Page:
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SolarWinds hackers studied Microsoft’s secret authentication codes

SAN FRANCISCO: Hackers behind the worst US government agency interference in years have gained access to Microsoft’s secret source code to authenticate clients, which could help in one of the main attack methods.

In a blog post on Thursday, Microsoft said its internal investigation found that hackers studied parts of the source code for its Azure cloud software related to identity and security, Exchange email programs, and Intune’s management of mobile devices and apps.

The company said some code had been downloaded, which should have given hackers more freedom to search for security vulnerabilities, create new flawed copies, or examine the logic to find ways to exploit client installations.

Microsoft previously said that hackers gained access to some of the source code, but it did not mention any parts or that any of it was copied.

US authorities said on Wednesday that the violations revealed in December extended to nine federal agencies and 100 private companies, including major technology providers and security firms.

They said it was probably the Russian government that was behind the frenzy, which Moscow denied.

Hackers initially discovered, by security provider FireEye Inc., advanced skills for introducing spyware backdoors into the widely used network management software distributed by SolarWinds Corp.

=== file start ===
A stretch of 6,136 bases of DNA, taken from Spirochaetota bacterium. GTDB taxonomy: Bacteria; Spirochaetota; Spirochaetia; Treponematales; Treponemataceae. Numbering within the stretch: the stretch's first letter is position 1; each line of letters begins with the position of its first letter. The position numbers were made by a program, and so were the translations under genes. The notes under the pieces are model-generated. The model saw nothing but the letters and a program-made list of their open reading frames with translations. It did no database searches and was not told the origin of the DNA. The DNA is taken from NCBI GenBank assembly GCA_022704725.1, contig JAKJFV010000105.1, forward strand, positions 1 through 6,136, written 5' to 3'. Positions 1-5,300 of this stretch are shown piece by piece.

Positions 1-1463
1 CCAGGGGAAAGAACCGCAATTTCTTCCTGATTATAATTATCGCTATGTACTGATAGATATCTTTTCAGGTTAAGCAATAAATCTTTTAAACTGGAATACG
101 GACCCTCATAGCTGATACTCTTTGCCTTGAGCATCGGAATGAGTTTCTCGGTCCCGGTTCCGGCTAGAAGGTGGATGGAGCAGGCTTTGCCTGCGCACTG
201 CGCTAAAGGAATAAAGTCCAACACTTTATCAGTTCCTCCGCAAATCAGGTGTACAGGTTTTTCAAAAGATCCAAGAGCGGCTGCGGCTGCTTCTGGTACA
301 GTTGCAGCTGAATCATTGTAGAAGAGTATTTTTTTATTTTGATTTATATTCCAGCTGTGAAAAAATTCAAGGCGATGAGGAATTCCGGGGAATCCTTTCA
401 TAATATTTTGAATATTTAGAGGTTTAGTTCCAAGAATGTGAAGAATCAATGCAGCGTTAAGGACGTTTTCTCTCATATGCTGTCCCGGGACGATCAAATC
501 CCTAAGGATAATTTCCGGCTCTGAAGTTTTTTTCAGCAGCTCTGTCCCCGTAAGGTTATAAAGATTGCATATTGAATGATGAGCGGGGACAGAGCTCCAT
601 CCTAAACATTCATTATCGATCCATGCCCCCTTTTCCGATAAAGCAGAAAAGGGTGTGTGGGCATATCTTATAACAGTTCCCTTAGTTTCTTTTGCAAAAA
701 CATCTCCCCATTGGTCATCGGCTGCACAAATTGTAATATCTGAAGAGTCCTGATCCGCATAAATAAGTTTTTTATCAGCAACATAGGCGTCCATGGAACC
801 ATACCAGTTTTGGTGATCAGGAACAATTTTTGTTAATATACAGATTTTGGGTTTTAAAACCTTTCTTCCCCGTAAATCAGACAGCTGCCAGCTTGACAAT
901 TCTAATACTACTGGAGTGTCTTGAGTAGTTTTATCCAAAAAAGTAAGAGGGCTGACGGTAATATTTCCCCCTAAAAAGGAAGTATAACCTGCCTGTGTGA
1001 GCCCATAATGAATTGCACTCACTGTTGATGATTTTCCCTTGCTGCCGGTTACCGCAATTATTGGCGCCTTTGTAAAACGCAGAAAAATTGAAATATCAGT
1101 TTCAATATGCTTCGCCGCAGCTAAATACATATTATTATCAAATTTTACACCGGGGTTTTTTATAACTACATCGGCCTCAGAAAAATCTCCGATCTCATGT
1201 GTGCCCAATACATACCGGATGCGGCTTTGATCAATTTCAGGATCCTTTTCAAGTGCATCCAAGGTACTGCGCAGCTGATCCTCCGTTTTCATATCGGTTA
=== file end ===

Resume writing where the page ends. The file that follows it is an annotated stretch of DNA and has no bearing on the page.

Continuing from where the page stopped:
In the more than thousands of SolarWinds customers exposed last year, hackers have added new Azure identities, added greater rights to existing identities, or tampered with Microsoft software, largely to steal email.

Some hackers have also used techniques like these on targets that do not use SolarWinds. Microsoft previously acknowledged that some of its vendors, who often have ongoing access to customer systems, were used for the breach.

It continues to deny that flaws in anything it directly introduces were used as a primary vector of attack.

Microsoft declined to answer Reuters questions about the pieces of code that were downloaded or whether what the hackers discovered helped them hone the technologies.

The company also refused to disclose whether it was changing any of its codes as a result of the hack.

The Department of Homeland Security did not respond to questions.

On Thursday, the company said it had completed its investigation and that it “found no indications that our systems at Microsoft were being used to attack others.”

However, it has proven that issues with identity management are so prevalent in recent attacks that many security companies have issued new guidelines and warnings as well as tools to detect misuse.

President Joe Biden has promised to respond to the SolarWinds hacks, and the chief cybersecurity official, Deputy National Security Advisor Ann Newberger, is leading an investigation and remedial effort.

The Senate Intelligence Committee will hold a hearing on the breaches on Tuesday with witnesses including Microsoft Chairman Brad Smith and FireEye CEO Kevin Mandia.

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